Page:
Our Hearts True Home

“True, whole prayer is nothing but love.”
- St. Augustine

“Today the heart of God is an open wound of love. He aches over our distance and preoccupation. He mourns that we do not draw near to him. He grieves that we have forgotten him. He weeps over our obsession with muchness and manyness. He longs for our presence.”
- Richard Foster, Prayer

The key to our true home, which is the heart of God, is prayer. Many of us struggle with prayer and often feel homeless in our spiritual life; we wander and wrestle, we struggle and feel alone. I speculate that, for many of us, our restlessness is largely because we haven’t learned to be at home with God in prayer, to rest in God as Augustine so famously put it. We haven’t learned to sit and listen, so when our talking and asking in prayer falls flat, feels unheard, or seems to echo into an eternal void we give up and figure we will have to get things done on our own and quit wasting time with unproductive idleness. However, it's exactly "idle" and "unproductive" moments that open up space for us to rest and connect to our true home, who is our good and true and beautiful, always present God.

One of our values at Holy Trinity McKinney is being ROOTED. We want to be rooted in our neighborhood, in the deep and beautiful tradition of Anglicanism, in meaningful and lasting relationships with each other, but most of all we want to be rooted in our relationship with Jesus, the second member of the triune God.

Trinity Small Screen Shot.png

On the wall of our worship space, we hang a modern version of Andrei Rublev classic Icon of the Trinity. Our attention and imaginations are drawn to it each and every time we enter our worship space—our pop-up sanctuary. I frequently call our attention to the fact that the three figures, representing the Trinity, are sitting around a table and at the front of the table, there seems to be an open seat. The image reminds us that we are being invited to participate in the life of God, who is Father, Son, and Holy Spirit. We are invited to sit and dine with God, to participate in the love that flows between the father and the son.

In both the original icon and the modern version, there is a small colored square right in the spot where a fourth participant of this divine feast would be sitting. Many think that there was once a reflective material glued to the icon so that the one who was gazing upon the image, this window into divine reality—which is what an icon is, would see their reflection, as if they were in the image, sitting at the table. How beautiful and striking would it be to see yourself welcomed and present in the life of God, feasting with the Father, Son, and Holy Spirit?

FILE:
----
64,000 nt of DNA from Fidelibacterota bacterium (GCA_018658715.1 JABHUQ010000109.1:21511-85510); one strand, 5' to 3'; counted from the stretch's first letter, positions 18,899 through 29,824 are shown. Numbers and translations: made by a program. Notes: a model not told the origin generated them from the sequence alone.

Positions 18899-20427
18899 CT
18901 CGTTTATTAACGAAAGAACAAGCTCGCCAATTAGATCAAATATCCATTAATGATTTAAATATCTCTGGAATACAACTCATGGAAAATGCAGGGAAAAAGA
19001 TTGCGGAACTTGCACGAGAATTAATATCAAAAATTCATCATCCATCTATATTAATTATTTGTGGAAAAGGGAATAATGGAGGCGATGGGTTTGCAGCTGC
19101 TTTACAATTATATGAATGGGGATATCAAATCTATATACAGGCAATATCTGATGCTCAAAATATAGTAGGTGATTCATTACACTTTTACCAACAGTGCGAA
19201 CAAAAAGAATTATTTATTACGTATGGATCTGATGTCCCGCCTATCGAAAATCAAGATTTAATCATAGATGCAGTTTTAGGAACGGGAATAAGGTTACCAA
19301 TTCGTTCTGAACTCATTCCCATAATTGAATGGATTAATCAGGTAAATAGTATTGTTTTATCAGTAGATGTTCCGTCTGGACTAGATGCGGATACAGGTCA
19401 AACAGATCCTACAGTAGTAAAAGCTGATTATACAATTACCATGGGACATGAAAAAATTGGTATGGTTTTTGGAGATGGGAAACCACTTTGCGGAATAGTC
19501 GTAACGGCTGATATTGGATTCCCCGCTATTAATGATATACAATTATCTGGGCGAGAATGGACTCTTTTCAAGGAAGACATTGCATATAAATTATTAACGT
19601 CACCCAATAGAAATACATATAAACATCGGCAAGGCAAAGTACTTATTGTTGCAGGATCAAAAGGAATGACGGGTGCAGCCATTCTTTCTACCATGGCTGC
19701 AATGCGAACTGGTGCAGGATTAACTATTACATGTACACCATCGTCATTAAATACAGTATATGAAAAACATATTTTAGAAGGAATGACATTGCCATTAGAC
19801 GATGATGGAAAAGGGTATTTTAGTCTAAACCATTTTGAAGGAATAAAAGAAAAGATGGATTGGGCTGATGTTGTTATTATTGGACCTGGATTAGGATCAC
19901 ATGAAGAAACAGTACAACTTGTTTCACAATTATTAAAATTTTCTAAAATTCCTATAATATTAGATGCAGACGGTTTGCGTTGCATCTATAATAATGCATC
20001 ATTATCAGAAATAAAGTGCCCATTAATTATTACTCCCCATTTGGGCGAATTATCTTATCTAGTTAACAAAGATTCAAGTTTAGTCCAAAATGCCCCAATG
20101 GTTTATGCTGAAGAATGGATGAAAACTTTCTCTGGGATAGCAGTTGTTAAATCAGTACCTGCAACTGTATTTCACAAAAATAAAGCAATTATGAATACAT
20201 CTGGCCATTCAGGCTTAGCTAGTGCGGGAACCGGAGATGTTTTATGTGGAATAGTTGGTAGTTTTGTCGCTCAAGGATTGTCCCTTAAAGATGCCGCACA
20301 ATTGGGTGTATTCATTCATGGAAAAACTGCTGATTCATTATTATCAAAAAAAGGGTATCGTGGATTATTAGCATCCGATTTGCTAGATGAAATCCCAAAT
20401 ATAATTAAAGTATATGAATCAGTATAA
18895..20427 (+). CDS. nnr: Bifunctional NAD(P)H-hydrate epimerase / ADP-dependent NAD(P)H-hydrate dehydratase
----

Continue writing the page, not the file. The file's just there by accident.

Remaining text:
Friends, this is prayer.
You are invited to sit and be with God!

First and foremost prayer is participating in life with God. Prayer is not about doing anything or accomplishing something for God. Prayer is not about becoming or being formed into someone, it is not about spiritual growth. Prayer is learning to be with God [period]. This simple *being with God* is often way harder than we think. As I shared in my previous post, the only real requirement of prayer is showing up and this is because prayer is about being not doing, resting with God rather than working for God. 

Will you be formed? Will you be empowered? Will you grow spiritually and hear from God in prayer? I am certain you will. However, the utility of prayer isn’t the point of pray. The timeline will never satisfy your desire for expediency. The quite - often silent moments or months or years of prayer will be frustrating and they will continue to be so until we learn to rest and simply be at home with God.

For me, this is a constant journey.

I‘ve read a lot of book about prayer, studied different methods of prayer, and have gone on many retreats to pray and learn to pray. I don’t do all this because I have this natural bent toward prayer and contemplation and find it so natural and peaceful to enter into times of prayer and silence. NOPE! The exact opposite is true. I study, learn, practice, and think about prayer because actually praying is one of the most challenging parts of my life with God.

So maybe you’re like me, prayer is hard and sometimes feels like the most unproductive part of the day. I would encourage you, based on experience, the harder prayer is, the more you need it, the more I need it! So lean in, pay attention to the difficulty. I've found the more challenging I find prayer, the more I'm in need of that time with my father in heaven.

The wonderful news is... “No longer do we have to stand outside, barred from nearness to God by our rebellion. We may now enter through the door of God’s grace and mercy of Jesus Christ.” “The key is prayer, the door is Jesus. How good of God to provide us a way into his heart.” From the book Prayer by Richard Foster.

This is the way of prayer! 

May we receive this good news and sit at this table to be with God, in loving union through prayer, learning to be at home with our creator and sustainer.

"You have made us for yourself, O Lord, and our heart is restless until it rests in you.”
From Confessions, by St. Augustine

Grace and Peace
Fr. Erik+